IE 11 Not Supported

For optimal browsing, we recommend Chrome, Firefox or Safari browsers.

Santa Cruz, Calif., Gets First Electric Garbage Truck

The new garbage collector, which costs around $600,000, has a 290 kWh total battery capacity that allows it to hold a charge for about eight hours. The new collector is expected to save around $20,000 in annual fuel costs.

(TNS) — The city of Santa Cruz has added a virtually silent, emission-free garbage truck to its 27-truck fleet with the use of grant funding from the Monterey Bay Air Resources District and the Volkswagen Mitigation Trust.

At the ribbon cutting ceremony held at the Santa Cruz City Hall courtyard Thursday for the futuristic garbage collector, which cost approximately $600,000, local leaders such as Santa Cruz Mayor Fred Keeley spoke to the long-term cost savings that comes with the use of the electric vehicle and its significance for the city moving forward.

"The city of Santa Cruz is honored to be the first jurisdiction in the county to roll out, literally, a complete electric, trash pick-up and sorting truck," said Keeley. "This is going to save us over 3,000 gallons of diesel fuel and $20,000 a year in fuel costs for our city, and maybe if you're the city of L.A. that gets lost in the shuffle, but that doesn't get lost in Santa Cruz. Those are big numbers."

The zero emissions garbage truck has a 290 kWh total battery capacity, which allows the vehicle to hold a charge for about eight hours, according to Janice Bisgaard, community relations specialist with the city. The truck, which takes a little more than an hour to recharge, uses a FreeWire Boost 200 EV Charger that is hooked up to the city corporation yard's solar electric system, already in place.

"For a city like Santa Cruz this is perfect," said Ethan Sprague of FreeWire Technologies. "Electrifying the city vehicles lowers costs and uses power from the sun. Now it's a coordination effort to get more of the infrastructure in place. Our charger is one piece of a bigger puzzle."

The truck's charging station cost about $190,000 and was co-funded by the California Energy Commission through a $100,000 rebate from the Fast Track Rebate program. The city will foot the bill of about $40,000 for the remaining cost of the charging station.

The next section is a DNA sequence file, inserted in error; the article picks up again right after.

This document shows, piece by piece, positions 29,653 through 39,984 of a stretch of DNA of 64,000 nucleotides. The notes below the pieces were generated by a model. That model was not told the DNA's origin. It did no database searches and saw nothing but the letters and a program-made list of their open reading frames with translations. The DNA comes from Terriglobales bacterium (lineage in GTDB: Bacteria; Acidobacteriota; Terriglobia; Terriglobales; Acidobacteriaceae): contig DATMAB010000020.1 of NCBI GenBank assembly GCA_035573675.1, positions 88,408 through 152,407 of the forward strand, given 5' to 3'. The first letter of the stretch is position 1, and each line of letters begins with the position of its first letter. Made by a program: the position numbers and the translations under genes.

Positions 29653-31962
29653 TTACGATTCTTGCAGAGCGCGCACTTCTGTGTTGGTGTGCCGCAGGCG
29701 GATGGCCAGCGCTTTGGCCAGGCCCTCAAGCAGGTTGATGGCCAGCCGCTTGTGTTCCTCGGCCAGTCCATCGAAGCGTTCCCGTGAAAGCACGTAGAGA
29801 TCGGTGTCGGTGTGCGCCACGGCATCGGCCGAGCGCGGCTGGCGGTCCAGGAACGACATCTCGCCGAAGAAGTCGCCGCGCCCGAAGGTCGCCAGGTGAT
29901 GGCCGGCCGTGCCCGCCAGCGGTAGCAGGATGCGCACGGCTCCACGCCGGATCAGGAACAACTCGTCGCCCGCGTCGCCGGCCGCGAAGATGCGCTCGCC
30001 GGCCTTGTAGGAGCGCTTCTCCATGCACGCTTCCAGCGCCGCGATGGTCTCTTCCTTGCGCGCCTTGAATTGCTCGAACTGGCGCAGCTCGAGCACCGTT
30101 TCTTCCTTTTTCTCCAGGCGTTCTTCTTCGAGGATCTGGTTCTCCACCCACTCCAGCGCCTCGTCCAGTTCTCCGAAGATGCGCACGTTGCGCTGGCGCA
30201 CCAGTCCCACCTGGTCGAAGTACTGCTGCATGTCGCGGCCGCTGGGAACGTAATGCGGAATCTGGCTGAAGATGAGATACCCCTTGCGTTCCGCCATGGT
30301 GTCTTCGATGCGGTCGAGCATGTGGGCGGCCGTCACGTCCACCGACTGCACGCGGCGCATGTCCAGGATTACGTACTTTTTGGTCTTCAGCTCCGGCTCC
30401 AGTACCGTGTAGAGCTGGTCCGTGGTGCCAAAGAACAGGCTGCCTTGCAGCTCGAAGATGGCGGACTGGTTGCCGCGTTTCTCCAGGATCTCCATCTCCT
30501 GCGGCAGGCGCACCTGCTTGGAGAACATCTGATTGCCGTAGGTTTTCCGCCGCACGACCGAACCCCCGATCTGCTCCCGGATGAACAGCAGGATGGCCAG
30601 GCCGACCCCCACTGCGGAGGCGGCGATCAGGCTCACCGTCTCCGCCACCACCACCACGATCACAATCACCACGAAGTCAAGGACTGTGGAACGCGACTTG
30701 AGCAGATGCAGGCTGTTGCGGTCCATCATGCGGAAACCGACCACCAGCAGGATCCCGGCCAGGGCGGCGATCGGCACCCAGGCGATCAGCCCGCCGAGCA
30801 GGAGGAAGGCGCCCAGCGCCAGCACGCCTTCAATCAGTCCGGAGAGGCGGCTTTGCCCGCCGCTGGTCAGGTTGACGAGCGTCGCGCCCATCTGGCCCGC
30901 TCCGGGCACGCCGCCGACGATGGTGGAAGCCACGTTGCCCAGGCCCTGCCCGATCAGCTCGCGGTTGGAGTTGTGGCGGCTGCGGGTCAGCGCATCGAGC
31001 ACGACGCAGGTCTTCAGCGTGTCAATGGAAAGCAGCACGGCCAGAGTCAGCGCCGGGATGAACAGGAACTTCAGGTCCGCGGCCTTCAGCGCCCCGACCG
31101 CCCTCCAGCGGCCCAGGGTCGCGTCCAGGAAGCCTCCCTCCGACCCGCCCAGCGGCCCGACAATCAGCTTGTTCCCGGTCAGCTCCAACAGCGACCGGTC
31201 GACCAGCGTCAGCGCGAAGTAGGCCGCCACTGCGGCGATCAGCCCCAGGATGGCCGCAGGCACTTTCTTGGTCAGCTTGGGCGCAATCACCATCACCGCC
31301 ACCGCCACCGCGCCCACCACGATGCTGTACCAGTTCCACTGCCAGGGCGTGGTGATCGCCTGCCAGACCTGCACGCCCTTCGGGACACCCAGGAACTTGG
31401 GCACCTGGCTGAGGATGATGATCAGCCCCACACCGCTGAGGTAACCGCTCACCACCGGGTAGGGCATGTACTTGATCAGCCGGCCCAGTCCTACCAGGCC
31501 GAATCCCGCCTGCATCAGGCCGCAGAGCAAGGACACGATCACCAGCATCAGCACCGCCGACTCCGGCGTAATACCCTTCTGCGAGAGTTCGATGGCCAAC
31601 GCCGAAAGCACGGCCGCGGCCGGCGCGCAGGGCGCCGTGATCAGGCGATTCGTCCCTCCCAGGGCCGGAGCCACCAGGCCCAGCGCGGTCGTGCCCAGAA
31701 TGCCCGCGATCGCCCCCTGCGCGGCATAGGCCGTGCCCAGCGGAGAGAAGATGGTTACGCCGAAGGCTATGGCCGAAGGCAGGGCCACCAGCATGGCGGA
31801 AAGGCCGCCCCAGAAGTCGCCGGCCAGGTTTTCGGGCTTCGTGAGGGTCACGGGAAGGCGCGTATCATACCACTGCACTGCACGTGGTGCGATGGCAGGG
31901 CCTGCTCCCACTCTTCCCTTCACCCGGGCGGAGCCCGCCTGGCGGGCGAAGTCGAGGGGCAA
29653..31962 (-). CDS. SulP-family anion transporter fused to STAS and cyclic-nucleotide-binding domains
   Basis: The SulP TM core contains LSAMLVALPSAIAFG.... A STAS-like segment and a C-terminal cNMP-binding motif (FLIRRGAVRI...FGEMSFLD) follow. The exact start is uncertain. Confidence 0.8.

The purchase of the truck in December 2022 helps Santa Cruz meet its climate action targets, which includes decarbonizing, or electrifying, the city's entire fleet of vehicles by 2035, according to Sustainability and Climate Action Manager Tiffany Wise-West, who spoke at the ceremony.

"We are bringing on board more and more electrified medium and heavy duty fleet vehicles," said Wise-West. "In addition to electric passenger vehicles, we have a flat bed truck, a dump truck and street sweeper on order right now, and the fire department is interested in their first electric fire truck as well."

Former Santa Cruz City Councilmember and recently elected 3rd District Supervisor Justin Cummings spoke to the high priority that he and other councilmembers made to reducing carbon emissions during his tenure on the governing body, which began in 2019.

"The City Council at that time pushed really hard at making sure the staff understood that getting our fleet to be 100% electric was one of our top priorities," said Cummings. "I want to thank the city staff for all of their work getting us here today, the city councils past and present for supporting these efforts but most importantly, I want to thank the community members who have pushed our community and local government to make sure we're doing our part."

Richard Stedman of the Monterey Bay Air Resources District, which provided a $400,000 grant for the all electric garbage truck, spoke to the funding mechanisms for electric vehicles, electric vehicle infrastructure expansion in the region and the air pollution that comes with the conventional diesel garbage truck.

"I just want to emphasize that taking the emissions off the road for this vehicle actually directly improves public health and the environment," said Stedman. "Diesel exhaust is one of the most toxic substances we know of. It's a particulate and has a lot of toxic compounds that are carcinogenic, and by removing that we are reducing exposure in the community directly."

Current Public Works Director Nathan Nguyen thanked the efforts of his predecessor, Mark Dettle, for his work to bring the electric garbage truck to the city before showing off the silence of the truck in action.

"I think everyone can agree and appreciate how quiet this new climate-friendly Mack LR electric truck is," said Nguyen. "The city is grateful to everyone who helped achieve this first zero emissions, all electric refuse truck in Santa Cruz County."

©2023 the Santa Cruz Sentinel, Distributed by Tribune Content Agency, LLC.